Ask The Critic: What's on your bookshelf?

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I tore through Jonathan Safran Foer's book, Eating Animals, and then sat back and watched the weak-willed and easily influenced suddenly declare their vegetarian sovereignty with a blood-streaked smile on my face and a bloody rare cheeseburger in my hand. Novella Carpenter's Farm City was one of the best food books I've read all year--about one woman's attempt at urban gardening and feeding herself off a small plot in the middle of Oakland.

I have all the classics mounded up on my bookshelves at home, have ogled lustfully at Eric Ripert's day-in-the-life book, On The Line, and had my life irrevocably altered by both Pollan's Omnivore's Dilemma and the El Buli cookbooks. I keep old recipe collections from Gourmet , published in those flush years when they used to put out illustrated, hardcover tomes once a year, because you just never know when you're going to need prep instructions for a marshmallow pie or corned duck.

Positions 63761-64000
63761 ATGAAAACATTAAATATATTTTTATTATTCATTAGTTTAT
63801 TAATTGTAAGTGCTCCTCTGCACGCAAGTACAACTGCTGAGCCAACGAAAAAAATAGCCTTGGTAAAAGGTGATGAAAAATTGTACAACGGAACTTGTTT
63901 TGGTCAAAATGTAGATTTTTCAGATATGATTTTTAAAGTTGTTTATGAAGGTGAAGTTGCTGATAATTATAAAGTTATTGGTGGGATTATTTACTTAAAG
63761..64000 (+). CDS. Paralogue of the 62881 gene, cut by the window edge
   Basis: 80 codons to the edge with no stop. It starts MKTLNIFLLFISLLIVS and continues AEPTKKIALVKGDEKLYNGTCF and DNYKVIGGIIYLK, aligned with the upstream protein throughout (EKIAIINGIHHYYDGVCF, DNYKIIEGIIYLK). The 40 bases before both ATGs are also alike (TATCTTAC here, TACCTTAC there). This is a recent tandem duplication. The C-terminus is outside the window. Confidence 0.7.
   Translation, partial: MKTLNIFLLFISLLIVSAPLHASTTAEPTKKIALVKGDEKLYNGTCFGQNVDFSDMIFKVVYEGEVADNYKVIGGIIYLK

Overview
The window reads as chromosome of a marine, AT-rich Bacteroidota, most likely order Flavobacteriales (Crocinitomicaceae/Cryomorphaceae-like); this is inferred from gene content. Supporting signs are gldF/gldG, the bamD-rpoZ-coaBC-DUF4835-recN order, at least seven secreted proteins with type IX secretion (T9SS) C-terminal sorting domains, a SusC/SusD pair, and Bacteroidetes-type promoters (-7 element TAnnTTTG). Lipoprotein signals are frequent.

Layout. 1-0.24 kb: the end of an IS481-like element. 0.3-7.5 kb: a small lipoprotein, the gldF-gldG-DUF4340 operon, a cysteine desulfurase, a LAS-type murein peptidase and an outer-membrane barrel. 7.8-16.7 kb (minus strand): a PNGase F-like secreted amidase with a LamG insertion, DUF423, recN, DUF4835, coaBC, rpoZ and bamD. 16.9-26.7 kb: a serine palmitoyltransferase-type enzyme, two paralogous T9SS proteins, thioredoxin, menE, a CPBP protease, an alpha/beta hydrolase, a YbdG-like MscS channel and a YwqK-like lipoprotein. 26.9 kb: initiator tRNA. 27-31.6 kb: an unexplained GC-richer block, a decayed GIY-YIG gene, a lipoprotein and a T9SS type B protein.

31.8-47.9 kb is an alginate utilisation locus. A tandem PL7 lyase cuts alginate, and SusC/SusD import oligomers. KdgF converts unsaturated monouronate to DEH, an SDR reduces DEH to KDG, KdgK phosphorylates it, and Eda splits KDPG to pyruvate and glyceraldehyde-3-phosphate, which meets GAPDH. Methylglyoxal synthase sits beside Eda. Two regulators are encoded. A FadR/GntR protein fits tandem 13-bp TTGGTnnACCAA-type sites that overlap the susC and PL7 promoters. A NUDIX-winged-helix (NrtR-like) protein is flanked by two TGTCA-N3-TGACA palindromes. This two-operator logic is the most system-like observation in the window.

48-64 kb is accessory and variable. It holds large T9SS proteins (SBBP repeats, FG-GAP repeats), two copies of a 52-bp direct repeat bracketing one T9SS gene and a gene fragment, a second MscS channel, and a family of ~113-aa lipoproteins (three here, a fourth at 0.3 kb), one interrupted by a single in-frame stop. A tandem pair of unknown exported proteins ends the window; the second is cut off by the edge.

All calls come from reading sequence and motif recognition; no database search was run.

I have Ruth Reichl's books up there. I have Marco Pierre White's books up there. I have Down and Out in Paris and London which, to this day, remains one of the best books ever written about what its like working in a kitchen, and the collected works of M.F.K. Fisher because, to this day, no one has ever been able to capture the joy and heartbreak and history and pure, sexy indulgence of food the way Mary Frances Kennedy did.

So my question to you grub-junkies this week is a simple one: Tell me what books you have, what books you love, what books you can not live without. And then, tell me why...

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Join the Westword community and help support independent local journalism in Denver.


Join the Westword community and help support independent local journalism in Denver.